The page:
2. place-based research and 
  3. new scenarios. 

We take a look at one set of ‘emerging questions’ for sustainable land management by presenting them verbatim and then comment on their relevance to feeding everyone well.

Diversity of land systems 

  • Are the correct drivers addressed for investigating solutions on sustainable land management, considering the knowledge, values and rules define the decision context?
  • How to capture countries’ activities and characteristics properly to account for emerging issues such as large scale land acquisition, or long-distance externalisation of effects within global agro-economic models?
  • What are the options to govern land as a global commons?

We already know the drivers. 

In no particular order, they are subsistence, profit, and expediency. This translates to land clearing, shifting agriculture, and a tendency toward intensification of production through energy and nutrient subsidies. It often leads to over-exploitation of the soil that introduces other drivers associated with degradation, such as yield loss, water stress, nutrient or soil carbon depletion, weeds, pests, soil eroision… the list of immediate issues can be very long.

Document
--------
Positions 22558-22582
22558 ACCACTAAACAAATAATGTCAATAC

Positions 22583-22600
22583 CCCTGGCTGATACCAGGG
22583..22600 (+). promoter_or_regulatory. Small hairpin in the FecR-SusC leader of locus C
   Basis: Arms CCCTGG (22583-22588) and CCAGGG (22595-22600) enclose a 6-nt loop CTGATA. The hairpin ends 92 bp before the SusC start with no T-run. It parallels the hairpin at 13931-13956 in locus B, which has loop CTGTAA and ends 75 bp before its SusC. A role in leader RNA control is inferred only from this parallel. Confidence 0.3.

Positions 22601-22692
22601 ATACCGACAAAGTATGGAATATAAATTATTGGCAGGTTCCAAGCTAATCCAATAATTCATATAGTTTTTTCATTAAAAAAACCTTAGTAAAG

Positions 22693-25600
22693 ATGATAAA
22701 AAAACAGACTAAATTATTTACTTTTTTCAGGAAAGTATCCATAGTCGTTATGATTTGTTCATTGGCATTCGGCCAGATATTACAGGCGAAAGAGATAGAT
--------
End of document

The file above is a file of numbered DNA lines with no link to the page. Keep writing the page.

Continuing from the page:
We also know that self-interest is powerful because farming is a high input, high-risk operation that takes great courage. Few humans take on tasks with these characteristics without some reward be that food for their family or profit.

We already track land use and have a reasonable vision of land ownership including deals to acquire land. Each jurisdiction has a known level of control over these outcomes. Modern models are already pretty good at the externalities. Less good are the attempts to pull them in.